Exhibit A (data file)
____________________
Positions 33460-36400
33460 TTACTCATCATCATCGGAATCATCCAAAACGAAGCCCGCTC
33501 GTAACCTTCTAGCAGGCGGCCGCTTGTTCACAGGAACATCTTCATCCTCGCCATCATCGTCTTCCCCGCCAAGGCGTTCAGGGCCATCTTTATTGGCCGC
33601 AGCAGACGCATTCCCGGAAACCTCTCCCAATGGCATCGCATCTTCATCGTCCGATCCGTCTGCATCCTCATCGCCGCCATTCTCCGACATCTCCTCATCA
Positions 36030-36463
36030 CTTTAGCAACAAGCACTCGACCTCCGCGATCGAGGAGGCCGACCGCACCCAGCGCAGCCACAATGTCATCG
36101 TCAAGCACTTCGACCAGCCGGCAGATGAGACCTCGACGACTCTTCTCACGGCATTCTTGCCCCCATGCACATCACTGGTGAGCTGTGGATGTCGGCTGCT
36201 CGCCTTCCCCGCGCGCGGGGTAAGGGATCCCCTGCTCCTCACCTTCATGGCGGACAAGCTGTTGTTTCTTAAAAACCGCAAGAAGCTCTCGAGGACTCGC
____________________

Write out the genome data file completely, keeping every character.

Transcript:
Positions 33460-36400
33460 TTACTCATCATCATCGGAATCATCCAAAACGAAGCCCGCTC
33501 GTAACCTTCTAGCAGGCGGCCGCTTGTTCACAGGAACATCTTCATCCTCGCCATCATCGTCTTCCCCGCCAAGGCGTTCAGGGCCATCTTTATTGGCCGC
33601 AGCAGACGCATTCCCGGAAACCTCTCCCAATGGCATCGCATCTTCATCGTCCGATCCGTCTGCATCCTCATCGCCGCCATTCTCCGACATCTCCTCATCA
Positions 36030-36463
36030 CTTTAGCAACAAGCACTCGACCTCCGCGATCGAGGAGGCCGACCGCACCCAGCGCAGCCACAATGTCATCG
36101 TCAAGCACTTCGACCAGCCGGCAGATGAGACCTCGACGACTCTTCTCACGGCATTCTTGCCCCCATGCACATCACTGGTGAGCTGTGGATGTCGGCTGCT
36201 CGCCTTCCCCGCGCGCGGGGTAAGGGATCCCCTGCTCCTCACCTTCATGGCGGACAAGCTGTTGTTTCTTAAAAACCGCAAGAAGCTCTCGAGGACTCGC